Constance Zimmer Talks The Big Mystery On A Million Little Things

Photo: Courtesy of ABC.
Barbara Morgan, who? That's just one of the many questions that ABC series A Million Little Things has fans asking, ever since we discovered that Jon (Ron Livingston) had some sort of relationship with the mysterious woman. Eagle-eyed sleuths even thought that they had figured the whole mystery out: Fans presumed that unREAL actress Constance Zimmer, who shows up briefly as a "mourner" in the pilot episode, was indeed the answer to the Barbara Morgan mystery.
But come on — did you really think A Million Little Things would make things that easy? As revealed in Thursday's episode "Twelve Seconds," Zimmer does not play Barbara Morgan, but a congresswoman named Jeri Huntington.
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Zimmer's character does not seem to have a personal relationship with Jon, but a professional one: She called him shortly before his death to inform him that a deal that would affect his business ventures would not go through. Ever since, Jeri has grappled with the guilt that her words may have had a negative impact on Jon's emotional state before he took his own life.
Jeri's storyline opens up many questions about Jon's past, especially considering that Ashley (Christina Ochoa) claimed this particular deal was not just about business, but something more.
Zimmer, for her part, knows all about that — even if her role on A Million Little Things wasn't quite what fans expected. Via a phone interview with Refinery29, Zimmer opened up about her role on A Million Little Things and how she felt keeping her role a secret from even the show's lead actors.
Refinery29: How did this role came about in the first place?
Constance Zimmer: "I am friends with [creator DJ Nash.] He and I worked together on a show called Growing Up Fisher, and stayed friends. Our kids go to the same school together, so I see him quite a lot. I was passing him one day at school, when we were dropping off the kids, and he said, 'Hey I have a really cool idea for this new show that I created, but I need your help to make it work.' And I thought, 'Sounds great. Just call me?'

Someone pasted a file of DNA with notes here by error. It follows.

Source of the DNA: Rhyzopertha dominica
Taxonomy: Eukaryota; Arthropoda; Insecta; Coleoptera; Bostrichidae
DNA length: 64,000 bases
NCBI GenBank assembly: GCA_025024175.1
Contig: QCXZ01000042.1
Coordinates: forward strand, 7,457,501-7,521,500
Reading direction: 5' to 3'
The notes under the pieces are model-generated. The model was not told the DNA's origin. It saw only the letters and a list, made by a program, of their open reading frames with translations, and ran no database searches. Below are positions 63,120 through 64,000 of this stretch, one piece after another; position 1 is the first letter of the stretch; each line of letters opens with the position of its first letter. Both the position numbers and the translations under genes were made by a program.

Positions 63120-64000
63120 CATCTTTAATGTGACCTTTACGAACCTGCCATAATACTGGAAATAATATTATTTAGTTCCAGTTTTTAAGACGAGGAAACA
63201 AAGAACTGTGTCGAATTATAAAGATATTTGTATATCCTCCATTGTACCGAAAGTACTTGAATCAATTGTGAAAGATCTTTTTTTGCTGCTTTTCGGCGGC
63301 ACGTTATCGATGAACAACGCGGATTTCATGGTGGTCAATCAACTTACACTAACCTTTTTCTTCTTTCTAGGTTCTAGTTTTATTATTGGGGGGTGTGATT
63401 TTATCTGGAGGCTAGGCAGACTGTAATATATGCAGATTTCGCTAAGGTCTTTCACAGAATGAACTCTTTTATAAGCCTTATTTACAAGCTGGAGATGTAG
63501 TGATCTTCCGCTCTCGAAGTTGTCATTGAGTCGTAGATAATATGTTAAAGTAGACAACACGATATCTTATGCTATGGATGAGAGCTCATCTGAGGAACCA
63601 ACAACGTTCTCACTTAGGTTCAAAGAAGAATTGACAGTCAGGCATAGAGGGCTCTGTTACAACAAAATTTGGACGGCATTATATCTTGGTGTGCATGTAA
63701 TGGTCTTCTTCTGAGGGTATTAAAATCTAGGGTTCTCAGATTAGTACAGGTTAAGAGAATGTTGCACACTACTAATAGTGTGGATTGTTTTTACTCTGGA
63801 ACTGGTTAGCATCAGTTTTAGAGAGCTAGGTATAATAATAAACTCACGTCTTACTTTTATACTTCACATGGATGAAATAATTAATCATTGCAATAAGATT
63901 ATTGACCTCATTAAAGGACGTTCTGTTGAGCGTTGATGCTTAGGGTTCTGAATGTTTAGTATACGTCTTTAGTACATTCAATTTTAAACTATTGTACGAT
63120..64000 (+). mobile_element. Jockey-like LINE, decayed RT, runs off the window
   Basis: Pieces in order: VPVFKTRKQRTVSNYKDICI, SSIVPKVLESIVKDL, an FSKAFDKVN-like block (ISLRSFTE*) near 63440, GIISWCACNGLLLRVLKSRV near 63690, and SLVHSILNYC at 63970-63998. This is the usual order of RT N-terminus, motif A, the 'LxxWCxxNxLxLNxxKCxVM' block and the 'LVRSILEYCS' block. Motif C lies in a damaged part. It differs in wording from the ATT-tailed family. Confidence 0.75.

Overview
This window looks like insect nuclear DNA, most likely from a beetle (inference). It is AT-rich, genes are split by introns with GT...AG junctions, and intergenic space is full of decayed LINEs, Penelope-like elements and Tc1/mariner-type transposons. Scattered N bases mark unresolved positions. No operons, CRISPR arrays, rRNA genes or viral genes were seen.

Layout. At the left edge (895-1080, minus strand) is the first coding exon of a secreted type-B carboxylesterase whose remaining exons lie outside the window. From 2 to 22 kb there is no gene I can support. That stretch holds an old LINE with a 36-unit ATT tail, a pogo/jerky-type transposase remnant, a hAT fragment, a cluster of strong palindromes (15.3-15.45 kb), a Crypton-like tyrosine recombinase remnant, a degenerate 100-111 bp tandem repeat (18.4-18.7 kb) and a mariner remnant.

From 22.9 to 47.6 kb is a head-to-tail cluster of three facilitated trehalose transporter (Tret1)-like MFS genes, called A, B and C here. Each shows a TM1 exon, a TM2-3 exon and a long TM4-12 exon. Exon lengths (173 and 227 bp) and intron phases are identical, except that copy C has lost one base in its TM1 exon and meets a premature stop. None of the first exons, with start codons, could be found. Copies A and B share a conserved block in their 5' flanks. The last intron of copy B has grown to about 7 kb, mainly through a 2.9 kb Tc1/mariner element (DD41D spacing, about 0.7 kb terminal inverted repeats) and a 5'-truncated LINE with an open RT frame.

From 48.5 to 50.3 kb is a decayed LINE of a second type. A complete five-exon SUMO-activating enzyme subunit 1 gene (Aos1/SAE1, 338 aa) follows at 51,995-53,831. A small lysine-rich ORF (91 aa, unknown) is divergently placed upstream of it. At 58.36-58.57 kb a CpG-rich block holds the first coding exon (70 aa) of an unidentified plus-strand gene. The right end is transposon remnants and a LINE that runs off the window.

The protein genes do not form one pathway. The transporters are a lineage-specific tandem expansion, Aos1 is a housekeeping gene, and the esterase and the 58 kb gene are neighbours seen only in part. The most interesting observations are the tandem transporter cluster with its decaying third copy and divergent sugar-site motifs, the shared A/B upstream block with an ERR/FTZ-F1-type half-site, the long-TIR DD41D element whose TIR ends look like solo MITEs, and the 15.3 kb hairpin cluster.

"It’s really fun to get to be at a point in this business where somebody thinks that just your appearance on a show, doing one line will spark enough conversations of, 'Why did this person only do one line on this show? There’s got to be more to it.'"
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How much did you know about the Jon mystery when you signed on?
"[DJ] told me everything, I know all of the stories. Even though the actors who are actually series regulars on the show will probably be mad! [But he] needed to tell me who people were and who Barbara Morgan was in order for me to be able to understand my place in all of this. It has been really, really fun. It surprised me how we came to the mystery of Barbara Morgan and how everybody pretty much believed that’s who I was. And not being able to really hint at anything has been really fun... I just thought, 'Oh my god I wonder if people are going to be really mad that I’m not Barbara Morgan?'"
When you finally say your character's name, it's like a truth bomb goes off in this show. Did you realize how big of a deal it would be for fans to hear you finally reveal your identity?
"I was not thinking at all in that bathroom [scene] that when I actually say my name you, as a viewer, would be like, 'WHAT?' I was more thinking like, 'Oh finally I can tell people what my name is and why I’m here.' I’m glad that that’s the reaction you had, [because] it’s everything that DJ was hoping for. What makes it so fun playing a part like that, is that there’s not much to it on the page. There’s so much more to it with the viewer’s imagination."